Do you remember Jesus’ parable in the Gospel of Luke about the rich man who trusted in his wealth rather than God? The man enjoyed a large harvest, which led him to tear down his barns and build bigger barns to hold it all. He told himself, “Take life easy; eat, drink, and be merry!” (Luke 12:19). The man in Jesus’ story put his faith in his wealth and convinced himself that this abundance would protect him and ensure a good life. “But God said to him, ‘You fool! This very night your life will be demanded from you. Then who will get what you have prepared for yourself?’” (v. 20). Jesus’ story is the perfect illustration for today’s proverb: Wealth makes a poor god.
When reading these short sayings in the second part of Proverbs it is important to know that they typically followed a common Hebrew style called parallelism in which two images or concepts were placed next to one another for comparison. Today’s verse invites us to consider the difference between “those who trust in riches” and “the righteous” (Prov. 11:28).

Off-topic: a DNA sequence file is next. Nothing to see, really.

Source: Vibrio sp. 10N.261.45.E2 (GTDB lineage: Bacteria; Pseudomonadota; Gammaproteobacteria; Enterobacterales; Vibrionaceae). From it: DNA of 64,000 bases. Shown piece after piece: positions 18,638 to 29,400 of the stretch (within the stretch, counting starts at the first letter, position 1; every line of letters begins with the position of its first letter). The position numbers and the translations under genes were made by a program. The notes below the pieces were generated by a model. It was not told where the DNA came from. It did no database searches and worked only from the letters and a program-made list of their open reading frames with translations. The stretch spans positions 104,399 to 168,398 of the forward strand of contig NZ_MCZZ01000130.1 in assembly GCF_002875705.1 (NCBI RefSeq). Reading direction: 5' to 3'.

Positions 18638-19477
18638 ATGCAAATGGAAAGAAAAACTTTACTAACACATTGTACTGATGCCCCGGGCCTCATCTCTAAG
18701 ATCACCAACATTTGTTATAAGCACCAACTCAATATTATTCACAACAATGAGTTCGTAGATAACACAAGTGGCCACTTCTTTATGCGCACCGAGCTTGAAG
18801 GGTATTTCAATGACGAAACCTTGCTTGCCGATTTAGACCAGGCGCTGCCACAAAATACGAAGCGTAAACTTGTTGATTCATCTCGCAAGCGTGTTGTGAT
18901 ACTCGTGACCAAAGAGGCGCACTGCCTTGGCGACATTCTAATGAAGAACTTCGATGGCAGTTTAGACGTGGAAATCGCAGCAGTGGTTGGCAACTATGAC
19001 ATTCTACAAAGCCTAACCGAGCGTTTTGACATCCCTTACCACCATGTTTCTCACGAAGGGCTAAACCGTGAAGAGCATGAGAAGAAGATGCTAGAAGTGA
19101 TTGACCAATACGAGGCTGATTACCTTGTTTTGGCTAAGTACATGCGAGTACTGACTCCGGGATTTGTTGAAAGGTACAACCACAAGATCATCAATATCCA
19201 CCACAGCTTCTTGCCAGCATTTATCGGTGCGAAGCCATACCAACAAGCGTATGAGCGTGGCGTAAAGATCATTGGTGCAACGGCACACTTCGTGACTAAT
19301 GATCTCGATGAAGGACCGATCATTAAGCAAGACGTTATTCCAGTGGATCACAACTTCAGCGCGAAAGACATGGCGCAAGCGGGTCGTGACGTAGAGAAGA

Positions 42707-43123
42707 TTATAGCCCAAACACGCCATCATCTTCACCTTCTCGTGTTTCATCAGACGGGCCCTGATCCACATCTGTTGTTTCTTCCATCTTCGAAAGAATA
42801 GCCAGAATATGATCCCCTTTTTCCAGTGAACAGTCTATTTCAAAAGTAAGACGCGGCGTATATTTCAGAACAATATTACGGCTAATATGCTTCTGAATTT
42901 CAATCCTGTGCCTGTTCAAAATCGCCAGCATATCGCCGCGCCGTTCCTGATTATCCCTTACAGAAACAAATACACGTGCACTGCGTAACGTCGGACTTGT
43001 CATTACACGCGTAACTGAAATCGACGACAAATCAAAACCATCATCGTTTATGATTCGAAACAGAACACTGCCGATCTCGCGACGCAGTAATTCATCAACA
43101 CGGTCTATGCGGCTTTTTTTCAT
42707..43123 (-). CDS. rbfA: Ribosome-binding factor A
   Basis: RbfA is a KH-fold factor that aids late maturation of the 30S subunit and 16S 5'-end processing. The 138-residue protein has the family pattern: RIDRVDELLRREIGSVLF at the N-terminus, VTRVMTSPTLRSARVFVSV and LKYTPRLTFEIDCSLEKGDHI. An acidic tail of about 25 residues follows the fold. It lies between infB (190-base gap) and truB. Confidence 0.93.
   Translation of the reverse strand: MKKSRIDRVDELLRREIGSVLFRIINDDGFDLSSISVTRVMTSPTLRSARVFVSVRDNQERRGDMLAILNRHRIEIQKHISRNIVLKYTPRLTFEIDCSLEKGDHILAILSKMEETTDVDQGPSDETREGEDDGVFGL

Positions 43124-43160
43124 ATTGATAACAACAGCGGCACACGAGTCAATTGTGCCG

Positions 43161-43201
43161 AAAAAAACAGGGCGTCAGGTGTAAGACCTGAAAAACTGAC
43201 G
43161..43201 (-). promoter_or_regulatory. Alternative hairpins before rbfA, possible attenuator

This verse is supremely countercultural, especially in the United States, where we are every day tempted to trust in money and self-sufficiency rather than Christ. Proverbs assures us that trusting in wealth will cause us to fall but trusting in God, or being righteous, will make us “thrive like a green leaf.” And that is true whether we are wealthy or impoverished. As Paul tells us in Philippians 4:12–13: “I have learned the secret of being content in any and every situation, whether well fed or hungry, whether living in plenty or in want. I can do all this through him who gives me strength.” It is God, not our paycheck, who ensures our life and well-being.
>> Take a moment to consider in what things you place your trust and confidence. It is so easy for us to worry more about this life than we do about eternity.
How convicting to be reminded that our lives depend on Your will, not our wages! Teach us to be content in You, whether we are wealthy or needy. You know our current as well as our future needs.